Behind the scenes at Focal, France (part 2)

We've been in France to visit speaker manufacturer Focal, and as you can read in our first blog, the company makes its high-end models in its factory in Bourbon Lancy.

During the second part of our visit, we went to the firm's drive unit factory based in St Etienne (below).

Focal is rare among its rivals in that it builds all its home audio drive units in-house. It’s also unusual in optimising each drive unit for the speaker it’s going in, rather than using the same unit across a range, as most speaker manufacturers tend to do.

In-house production gives it the capability to do so. In theory at least, this should give it a strong performance advantage.

Bearing in mind Focal’s obsession with drive unit technology, it comes as no surprise to learn the company started off as a drive unit manufacturer, only building complete speakers later.

The factory doubles as home to the R&D department too, as well as the company’s in-car division and Pro-audio operation.

We had the chance to see the company’s new listening room, which is massive enough to take a pair of Grand Utopias – worth £130,000, around 6ft high and weighing in at 260kg.

We were particularly taken with the wave-like ceiling shape and wooden strips décor used throughout. The room was only completed just before our visit and it’s clear some acoustic fine-tuning is needed. Still, compared to most manufacturers' listening facilities we’ve visited, the new room is deeply impressive.

The rest of the building is given over to drive unit production, with Focal making a staggering 30,000 units a week.

We had a look at the manufacture of the larger drive units first. Focal has a number of production lines. One is automated for high volume units that don’t change very much in specification. The other is for smaller batches, which are made in a much more hands-on way.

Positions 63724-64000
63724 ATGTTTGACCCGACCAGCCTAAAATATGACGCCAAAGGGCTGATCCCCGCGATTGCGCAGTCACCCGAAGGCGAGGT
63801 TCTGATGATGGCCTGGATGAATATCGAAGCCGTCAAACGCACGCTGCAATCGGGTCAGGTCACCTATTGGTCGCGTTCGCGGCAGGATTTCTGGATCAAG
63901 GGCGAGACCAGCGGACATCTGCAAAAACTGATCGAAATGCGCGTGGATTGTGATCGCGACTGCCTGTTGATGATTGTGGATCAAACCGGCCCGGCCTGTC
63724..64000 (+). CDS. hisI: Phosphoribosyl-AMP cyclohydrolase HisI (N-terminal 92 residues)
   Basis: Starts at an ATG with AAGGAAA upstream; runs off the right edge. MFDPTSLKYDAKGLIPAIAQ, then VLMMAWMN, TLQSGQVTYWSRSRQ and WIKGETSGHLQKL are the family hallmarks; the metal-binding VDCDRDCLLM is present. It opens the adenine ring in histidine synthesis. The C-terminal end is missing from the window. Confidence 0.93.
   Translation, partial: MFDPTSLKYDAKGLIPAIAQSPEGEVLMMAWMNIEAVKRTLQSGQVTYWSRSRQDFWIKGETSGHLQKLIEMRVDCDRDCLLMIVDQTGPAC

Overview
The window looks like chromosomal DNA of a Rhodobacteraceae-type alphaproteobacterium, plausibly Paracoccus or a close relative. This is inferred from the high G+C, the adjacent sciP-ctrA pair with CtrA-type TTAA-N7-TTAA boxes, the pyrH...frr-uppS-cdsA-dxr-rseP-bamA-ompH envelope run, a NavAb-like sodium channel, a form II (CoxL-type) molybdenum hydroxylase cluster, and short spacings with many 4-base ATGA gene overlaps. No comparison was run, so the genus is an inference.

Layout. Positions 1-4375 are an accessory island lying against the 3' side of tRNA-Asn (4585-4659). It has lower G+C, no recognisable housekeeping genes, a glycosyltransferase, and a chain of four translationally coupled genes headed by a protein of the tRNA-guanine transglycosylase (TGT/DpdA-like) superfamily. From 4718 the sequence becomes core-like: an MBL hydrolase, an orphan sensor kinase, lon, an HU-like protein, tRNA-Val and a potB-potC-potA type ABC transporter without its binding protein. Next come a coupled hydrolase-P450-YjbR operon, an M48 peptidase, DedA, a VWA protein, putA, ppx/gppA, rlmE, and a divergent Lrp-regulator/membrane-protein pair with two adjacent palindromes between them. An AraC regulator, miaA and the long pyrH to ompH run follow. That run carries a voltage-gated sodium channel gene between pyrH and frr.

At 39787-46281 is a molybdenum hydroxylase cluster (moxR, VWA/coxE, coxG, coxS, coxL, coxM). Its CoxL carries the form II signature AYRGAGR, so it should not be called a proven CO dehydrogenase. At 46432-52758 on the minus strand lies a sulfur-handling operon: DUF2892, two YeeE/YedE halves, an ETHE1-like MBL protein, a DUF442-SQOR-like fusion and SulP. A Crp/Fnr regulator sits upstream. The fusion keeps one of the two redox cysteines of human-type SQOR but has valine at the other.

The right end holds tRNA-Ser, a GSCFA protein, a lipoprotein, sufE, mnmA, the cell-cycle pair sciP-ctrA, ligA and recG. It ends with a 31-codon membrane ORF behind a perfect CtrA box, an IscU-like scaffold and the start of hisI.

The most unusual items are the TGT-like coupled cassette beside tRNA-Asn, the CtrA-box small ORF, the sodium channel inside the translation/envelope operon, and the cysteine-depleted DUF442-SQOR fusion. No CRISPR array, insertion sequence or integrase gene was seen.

While Focal is happy to use a variety of cone materials including polyglass and Kevlar, all its upmarket speakers use what the company calls a ‘w’ cone. Here two tissue-like skins of woven glass sandwich a foam core. The resultant cone is stiff, light and well damped – an ideal combination for any drive unit cone. The engineers are able to fine-tune the mix for each application.

Here's a chart on the factory floor that shows the three basic cone structures with graphs displaying their frequency behaviour:

The speaker manufacturing process

The ‘w’ cone is made using a mould. The tissue sheets of woven glass and foam are placed on the mould and stretched to avoid creases.

Composite tissue put on to mould (above); cones in complete mould ready for treatment (below)

Once the top of the mould is in place, the whole assembly is put under pressure and heated in a special press to form the cone. This process is done in batches. The number of cones that can be made in each batch is dependant on their size.

Moulds in press

The fully formed cones are then put into a laser cutter that carves the cone into shape accurately. It’s vital this is done with precision otherwise the final speaker unit just wouldn’t work properly. Doing the cutting by hand just isn’t possible if a high standard of consistency is needed.

Before and after comparison of cones

Not only is the cone’s the outer edge cut, but the inner hole too, onto which the voice coil assembly is glued. Once the surround and voice coil assembly are glued into a place a special machine is used to secure the spider. The spider, together with the surround, ensures the cone travels in a straight line and doesn’t go too far in either its forward or backward travel.

Attaching the spider

An adjacent line showed the basket (the frame the cone sits in) and the motor structure being made. The chassis and cone are then glued together and tested to make sure the speaker unit’s output is within specification.

Speaker chassis without cone

Tweeters are made up on the first floor of the factory. The company has specialised in inverted-dome tweeters for years, and now uses an aluminium/magnesium diaphragm for most of its products, leaving a highly exotic beryllium dome for its higher–end Electra and Utopia ranges.

Beryllium is toxic in its natural state, so Focal has had to devise a careful manufacturing process to create the domes. Here’s the room where the domes are formed.

Beryllium room (above); beryllium dome (below)

The completed drive units are then mounted into the speaker cabinets together with the crossovers. Chorus 826V floorstanders were being completed during our visit.

Focal’s in-house manufacturing capability is impressive, as is its innovative technology. We’re due to review the company’s £7000 Beryllium-dome equipped Utopia Diablo soon. We can’t wait.

Ketan Bharadia
Technical Editor

Ketan Bharadia is the Technical Editor of What Hi-Fi? He's been been reviewing hi-fi, TV and home cinema equipment for over two decades, and over that time has covered thousands of products. Ketan works across the What Hi-Fi? brand including the website and magazine. His background is based in electronic and mechanical engineering.